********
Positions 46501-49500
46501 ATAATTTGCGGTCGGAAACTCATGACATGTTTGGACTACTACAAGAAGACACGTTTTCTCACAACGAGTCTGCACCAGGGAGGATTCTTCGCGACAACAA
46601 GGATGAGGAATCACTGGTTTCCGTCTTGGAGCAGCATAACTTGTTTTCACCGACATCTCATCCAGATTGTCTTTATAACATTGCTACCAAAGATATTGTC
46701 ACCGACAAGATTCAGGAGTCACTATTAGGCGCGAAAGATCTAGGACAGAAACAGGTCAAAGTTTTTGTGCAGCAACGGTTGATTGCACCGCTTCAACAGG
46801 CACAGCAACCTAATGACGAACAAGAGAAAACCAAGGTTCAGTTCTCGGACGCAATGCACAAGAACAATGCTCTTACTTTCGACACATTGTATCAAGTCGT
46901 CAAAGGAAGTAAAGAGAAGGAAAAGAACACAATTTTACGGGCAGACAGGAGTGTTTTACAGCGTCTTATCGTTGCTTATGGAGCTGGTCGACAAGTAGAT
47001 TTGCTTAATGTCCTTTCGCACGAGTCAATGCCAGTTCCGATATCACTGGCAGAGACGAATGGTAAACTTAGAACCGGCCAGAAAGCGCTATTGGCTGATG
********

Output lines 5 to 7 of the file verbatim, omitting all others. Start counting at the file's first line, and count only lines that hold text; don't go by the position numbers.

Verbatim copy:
46801 CACAGCAACCTAATGACGAACAAGAGAAAACCAAGGTTCAGTTCTCGGACGCAATGCACAAGAACAATGCTCTTACTTTCGACACATTGTATCAAGTCGT
46901 CAAAGGAAGTAAAGAGAAGGAAAAGAACACAATTTTACGGGCAGACAGGAGTGTTTTACAGCGTCTTATCGTTGCTTATGGAGCTGGTCGACAAGTAGAT
47001 TTGCTTAATGTCCTTTCGCACGAGTCAATGCCAGTTCCGATATCACTGGCAGAGACGAATGGTAAACTTAGAACCGGCCAGAAAGCGCTATTGGCTGATG